Fox News's Shep Smith defends Napolitano for saying Trump already committed a crime

Fox News host Shepard Smith on Wednesday defended his colleague Judge Andrew NapolitanoAndrew Peter NapolitanoAndrew Napolitano out at Fox News amid allegations of harassment Fox's Napolitano says grand jury erred in Taylor case: 'I would have indicted all three of them' Fox's Napolitano: Supreme Court confirmation hearings will be 'World War III of political battles' MORE over his assessment that President TrumpDonald TrumpHarris stumps for McAuliffe in Virginia On The Money — Sussing out what Sinema wants Hillicon Valley — Presented by Xerox — The Facebook Oversight Board is not pleased MORE committed a crime by asking the leader of Ukraine to investigate 2020 presidential candidate Joe BidenJoe BidenBiden: Democrats' spending plan is 'a bigger darn deal' than Obamacare Biden says he's open to altering, eliminating filibuster to advance voting rights Biden: Comment that DOJ should prosecute those who defy subpoenas 'not appropriate' MORE and Biden's son. 

The anchor offered an impassioned defense of the Fox News legal analyst on his daily program while denouncing a network guest who called Napolitano a "fool" over his comments about the president the previous night. 

"Last night on this network, a partisan guest who supports President Trump was asked about Judge Napolitano’s legal assessment. And when he was asked, he said, unchallenged, Judge Napolitano is a fool," Smith said, referring to remarks conservative commentator and former federal prosecutor Joseph diGenova made on "Tucker CarlsonTucker CarlsonCountry star Travis Tritt canceling shows at sites with mandates Sunday shows - Buttigieg warns supply chain issues could stretch to next year Bill Kristol: Buttigieg entitled to call Tucker Carlson a 'repulsive bigot' MORE Tonight." "Attacking our colleague, who’s here to offer legal assessments on our air, in our work home, is repugnant."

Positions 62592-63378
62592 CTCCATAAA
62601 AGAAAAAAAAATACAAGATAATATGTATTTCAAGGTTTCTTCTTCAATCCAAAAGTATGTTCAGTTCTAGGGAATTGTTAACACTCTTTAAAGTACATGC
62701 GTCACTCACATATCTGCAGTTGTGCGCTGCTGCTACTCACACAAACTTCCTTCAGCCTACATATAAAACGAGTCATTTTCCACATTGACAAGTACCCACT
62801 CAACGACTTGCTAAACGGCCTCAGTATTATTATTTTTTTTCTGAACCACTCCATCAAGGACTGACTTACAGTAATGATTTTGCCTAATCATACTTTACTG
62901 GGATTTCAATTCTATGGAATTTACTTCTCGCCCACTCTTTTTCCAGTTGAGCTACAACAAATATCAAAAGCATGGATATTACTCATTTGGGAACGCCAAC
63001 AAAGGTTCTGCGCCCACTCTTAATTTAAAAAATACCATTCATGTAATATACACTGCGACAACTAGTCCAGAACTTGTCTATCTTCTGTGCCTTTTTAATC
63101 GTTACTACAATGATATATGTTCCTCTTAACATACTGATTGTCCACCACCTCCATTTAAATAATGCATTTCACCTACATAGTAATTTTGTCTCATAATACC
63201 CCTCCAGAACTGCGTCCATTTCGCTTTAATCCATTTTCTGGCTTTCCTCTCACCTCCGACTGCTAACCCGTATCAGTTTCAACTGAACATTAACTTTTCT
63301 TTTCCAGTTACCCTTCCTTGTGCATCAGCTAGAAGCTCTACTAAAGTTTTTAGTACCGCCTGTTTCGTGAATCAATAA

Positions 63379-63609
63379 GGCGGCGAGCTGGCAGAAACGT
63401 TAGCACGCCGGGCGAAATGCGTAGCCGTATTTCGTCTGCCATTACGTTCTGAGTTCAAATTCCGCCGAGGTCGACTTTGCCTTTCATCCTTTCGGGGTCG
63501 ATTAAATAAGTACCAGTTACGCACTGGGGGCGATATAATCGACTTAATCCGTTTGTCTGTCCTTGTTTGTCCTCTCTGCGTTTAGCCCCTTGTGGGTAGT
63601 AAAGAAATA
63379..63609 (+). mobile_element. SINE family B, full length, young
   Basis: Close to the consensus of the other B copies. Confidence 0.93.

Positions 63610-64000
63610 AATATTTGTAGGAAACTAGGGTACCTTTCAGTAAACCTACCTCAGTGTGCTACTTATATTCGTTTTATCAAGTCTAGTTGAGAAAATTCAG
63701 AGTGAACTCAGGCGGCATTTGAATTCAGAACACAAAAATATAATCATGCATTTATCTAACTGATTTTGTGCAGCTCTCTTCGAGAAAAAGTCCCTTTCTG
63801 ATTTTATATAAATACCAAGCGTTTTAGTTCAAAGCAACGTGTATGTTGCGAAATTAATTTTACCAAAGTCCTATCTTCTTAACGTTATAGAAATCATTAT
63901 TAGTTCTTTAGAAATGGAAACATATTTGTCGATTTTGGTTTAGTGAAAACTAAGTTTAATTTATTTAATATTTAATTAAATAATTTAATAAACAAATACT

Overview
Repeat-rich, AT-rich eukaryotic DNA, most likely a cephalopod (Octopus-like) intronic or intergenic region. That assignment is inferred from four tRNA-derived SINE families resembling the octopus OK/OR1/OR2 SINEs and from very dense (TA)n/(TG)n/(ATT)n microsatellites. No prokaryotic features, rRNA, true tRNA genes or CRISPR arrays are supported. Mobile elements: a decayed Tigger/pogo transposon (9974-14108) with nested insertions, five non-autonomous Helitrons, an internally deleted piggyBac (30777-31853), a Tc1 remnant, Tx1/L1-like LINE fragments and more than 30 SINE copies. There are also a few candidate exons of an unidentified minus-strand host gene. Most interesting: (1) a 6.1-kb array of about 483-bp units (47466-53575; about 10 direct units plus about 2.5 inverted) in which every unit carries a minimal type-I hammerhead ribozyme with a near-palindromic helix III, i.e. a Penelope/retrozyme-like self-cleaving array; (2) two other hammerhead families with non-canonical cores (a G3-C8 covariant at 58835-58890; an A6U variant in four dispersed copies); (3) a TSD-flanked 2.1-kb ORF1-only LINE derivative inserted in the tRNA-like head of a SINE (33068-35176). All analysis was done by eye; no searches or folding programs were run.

Smith, who hasn't been shy about  voicing criticism of the president, went on to cite a cadre of legal experts who share Napolitano's views. The opinions came from a range of criminal defense attorneys and prosecutors who Smith says told him that Trump's request likely violated campaign finance law. 

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For example, Smith said that Alex Little, a former assistant U.S. attorney in the Justice Department, told him that Trump's solicitation "likely violates the election law prohibitions on seeking foreign assistance from foreign governments."

The comments came as Trump faces escalating pressure regarding his interactions with Volodymyr Zelensky that are at least part of a whistleblower complaint that first gained attention last week. 

The president in a July 25 phone call urged Zelensky to work with his personal attorney Rudy GiulianiRudy GiulianiGiuliani associate Lev Parnas won't testify at trial Four Seasons Total Landscaping comes full circle with MSNBC special Giuliani picks Abe Lincoln filter for attack against McAuliffe MORE and Attorney General William BarrBill BarrMeadows hires former deputy AG to represent him in Jan. 6 probe: report Why it's time for conservatives to accept the 2020 election results and move on Bannon's subpoena snub sets up big decision for Biden DOJ MORE to investigate the Bidens, according to a memo of the conversation released by the White House. 

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The call occurred around the same time the Trump administration delayed millions of dollars in aid to Ukraine, raising speculation as to whether Trump used the aid as leverage in their talks. Trump has denied addressing military aid in their discussions. 

Before the memo's release, Napolitano had said that Trump had already confessed to impropriety by acknowledging that he'd asked the Ukrainian leader to look into Biden and that "it is a crime for the president to solicit aid for his campaign from a foreign government."

Appearing on Fox Business on Monday, Napolitano also warned that the current charges against Trump are more serious than what former special counsel Robert MuellerRobert (Bob) MuellerSenate Democrats urge Garland not to fight court order to release Trump obstruction memo Why a special counsel is guaranteed if Biden chooses Yates, Cuomo or Jones as AG Barr taps attorney investigating Russia probe origins as special counsel MORE found. 

"If true — we haven’t seen the whistleblower complaint, and, under the law, it has to be revealed — if true, this is an act of corruption," he said.